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The Bridge to Heaven: Amanohashidate

Date Published: Last Update:2015/05/12 Travel & View point , , ,

Almost everything in Japan is ranked. From top gardens to top temples.  Even celebrities and manga/anime characters are ranked too. They can be based on popularity or something more particular. Nihon Sankei(日本三景) or Japan’s Three Most Scenic Views is one of those list when it comes to tourist spots and sightseeing.

Japan’s Three Most Scenic Views

Nihon Sankei are Japan’s most celebrated tourist spots. How was these places selected? The list was made centuries ago during the Edo Period(between 1603 and 1868). It is credited to Confucian Scholar, Shunsai Hayashi in his book Nihon Kokujisekikou (Observations About the Remains of Japan’s Civil Affairs). In that book he described those places as

…textured by the sea and abundant greenery, have not only touched the hearts of millions of people, but have also served as a colorful background to history itself. – The Three Most Scenic Spots of Japan

One of the Sankei: Amanohashidate

One of these Nihon Sankei is Amanohashidate in the northern area of Kyoto. It is a 3 km long sandbar with its narrowest point measures 20 meters across.

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Amanohashidate (lit. Bridge to/in Heaven)

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It took as almost 2 hours to cross the sandbar. The view will help you relax though.

The sandbar is lined with more or less 8,000 pine trees. It is considered as one of Japan’s great pine tree spots. Some of the pine trees have unique and odd shapes that gained them nicknames such as Meoto Matsu (Couples Pine), Nakayoshi no Matsu (Friendly Pine), and Chie no Matsu (Wisdom Pine).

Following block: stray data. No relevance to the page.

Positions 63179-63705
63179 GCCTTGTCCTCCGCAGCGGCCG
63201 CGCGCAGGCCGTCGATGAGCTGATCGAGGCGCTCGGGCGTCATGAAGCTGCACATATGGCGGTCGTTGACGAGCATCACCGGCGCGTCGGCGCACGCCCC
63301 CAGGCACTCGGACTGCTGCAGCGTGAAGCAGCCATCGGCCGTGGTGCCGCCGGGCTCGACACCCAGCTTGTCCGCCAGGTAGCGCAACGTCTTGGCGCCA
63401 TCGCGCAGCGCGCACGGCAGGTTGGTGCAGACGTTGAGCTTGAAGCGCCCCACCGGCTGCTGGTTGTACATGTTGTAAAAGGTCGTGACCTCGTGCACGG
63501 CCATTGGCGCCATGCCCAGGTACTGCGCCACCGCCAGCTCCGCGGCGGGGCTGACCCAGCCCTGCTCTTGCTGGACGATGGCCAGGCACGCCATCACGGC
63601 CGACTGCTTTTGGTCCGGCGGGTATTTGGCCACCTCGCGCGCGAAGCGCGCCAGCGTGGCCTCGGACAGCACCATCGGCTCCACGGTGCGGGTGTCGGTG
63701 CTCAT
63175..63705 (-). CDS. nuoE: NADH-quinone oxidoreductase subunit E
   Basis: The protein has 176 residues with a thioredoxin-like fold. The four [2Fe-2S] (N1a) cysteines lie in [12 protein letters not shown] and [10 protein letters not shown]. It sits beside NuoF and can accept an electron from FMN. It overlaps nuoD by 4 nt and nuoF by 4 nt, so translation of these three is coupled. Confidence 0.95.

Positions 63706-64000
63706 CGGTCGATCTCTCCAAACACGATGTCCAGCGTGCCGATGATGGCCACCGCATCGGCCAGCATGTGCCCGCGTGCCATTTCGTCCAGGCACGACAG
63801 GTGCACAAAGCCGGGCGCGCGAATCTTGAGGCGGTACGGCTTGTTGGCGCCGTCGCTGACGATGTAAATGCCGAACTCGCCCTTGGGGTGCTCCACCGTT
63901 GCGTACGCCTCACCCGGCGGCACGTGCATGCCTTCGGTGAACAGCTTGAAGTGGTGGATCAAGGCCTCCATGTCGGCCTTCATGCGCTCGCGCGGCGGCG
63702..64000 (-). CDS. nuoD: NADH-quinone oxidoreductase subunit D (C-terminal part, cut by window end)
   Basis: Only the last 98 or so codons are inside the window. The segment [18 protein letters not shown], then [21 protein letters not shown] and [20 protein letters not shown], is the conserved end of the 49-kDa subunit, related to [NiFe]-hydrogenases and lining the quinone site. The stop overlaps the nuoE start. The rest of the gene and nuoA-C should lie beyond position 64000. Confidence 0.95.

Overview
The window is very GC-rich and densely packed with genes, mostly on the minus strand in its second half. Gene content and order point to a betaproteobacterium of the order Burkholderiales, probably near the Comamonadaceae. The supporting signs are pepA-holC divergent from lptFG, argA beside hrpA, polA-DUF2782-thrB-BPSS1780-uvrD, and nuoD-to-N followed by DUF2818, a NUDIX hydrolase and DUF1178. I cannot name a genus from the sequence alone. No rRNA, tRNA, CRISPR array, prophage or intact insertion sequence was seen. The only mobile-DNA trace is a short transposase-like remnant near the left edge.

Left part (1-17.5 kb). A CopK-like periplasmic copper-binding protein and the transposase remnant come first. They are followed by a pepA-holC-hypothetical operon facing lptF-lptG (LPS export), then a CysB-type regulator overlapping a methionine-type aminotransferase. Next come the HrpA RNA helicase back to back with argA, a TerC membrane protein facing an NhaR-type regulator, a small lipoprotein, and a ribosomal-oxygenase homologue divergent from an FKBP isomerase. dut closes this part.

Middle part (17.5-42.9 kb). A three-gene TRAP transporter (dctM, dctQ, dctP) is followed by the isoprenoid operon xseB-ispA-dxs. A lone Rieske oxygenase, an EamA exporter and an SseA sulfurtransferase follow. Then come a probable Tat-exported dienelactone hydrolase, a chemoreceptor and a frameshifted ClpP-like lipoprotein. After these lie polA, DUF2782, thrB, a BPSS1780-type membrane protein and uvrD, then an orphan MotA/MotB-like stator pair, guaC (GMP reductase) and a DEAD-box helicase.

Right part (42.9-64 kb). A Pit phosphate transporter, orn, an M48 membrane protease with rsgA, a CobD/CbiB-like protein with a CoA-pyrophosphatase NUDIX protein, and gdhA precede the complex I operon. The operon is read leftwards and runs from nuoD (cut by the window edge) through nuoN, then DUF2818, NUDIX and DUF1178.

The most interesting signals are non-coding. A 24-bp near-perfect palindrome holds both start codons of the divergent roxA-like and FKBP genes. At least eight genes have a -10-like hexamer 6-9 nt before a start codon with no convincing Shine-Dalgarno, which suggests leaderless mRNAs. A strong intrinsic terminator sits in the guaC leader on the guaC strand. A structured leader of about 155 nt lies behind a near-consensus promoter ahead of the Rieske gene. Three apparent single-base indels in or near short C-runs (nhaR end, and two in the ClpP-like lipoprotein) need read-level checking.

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One of those odd-looking trees.

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I wonder what the nicknames of these trees are.

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Another one of those weird trees. A pine doing some exercise perhaps?

To have the best view of the sandbar, we went to Kasamatsu Park which is on the top of the mountain and can be accessible by chairlift or cable car. We decided to ride both: the cable car going up and the chairlift going down.

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Two ways to go to Kasamatsu park: chairlift or cablecar

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The chairlift going down.

The name Amanohashidate literally means “Bridge to/in Heaven”. Why is that so? Though it may be related to some legend, When you view it upside down though, it seems that the sandbar is connecting the sea/ground and sky. You can do that so by bending over and view the sandbar between your legs. This practice is being followed by visitors and called matanozoki.

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Matanozoki. It is said that through this, you can see the sandbar as a bridge connecting the sky and earth. Be careful in doing it though.

 There are also another way to view the sandbar: to ride a boat and view it from the sides.

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Another way to view Amanohashidate is from the sides by a boat. Birds fly above this boat to visitors’ delight.

Another interesting stuff we saw here was this rotating bridge. Instead of pulling the bridge up when a boat passes, the bridge rotates 90 degrees.

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The Rotating Bridge

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A part of the bridge being rotated to 90 degrees. (Photo by Janelle Penisten on Wikimedia Commons)

For more info about Amanohashidate, visit their official site. You can also learn more about it in The Three Most Scenic Views of Japan.

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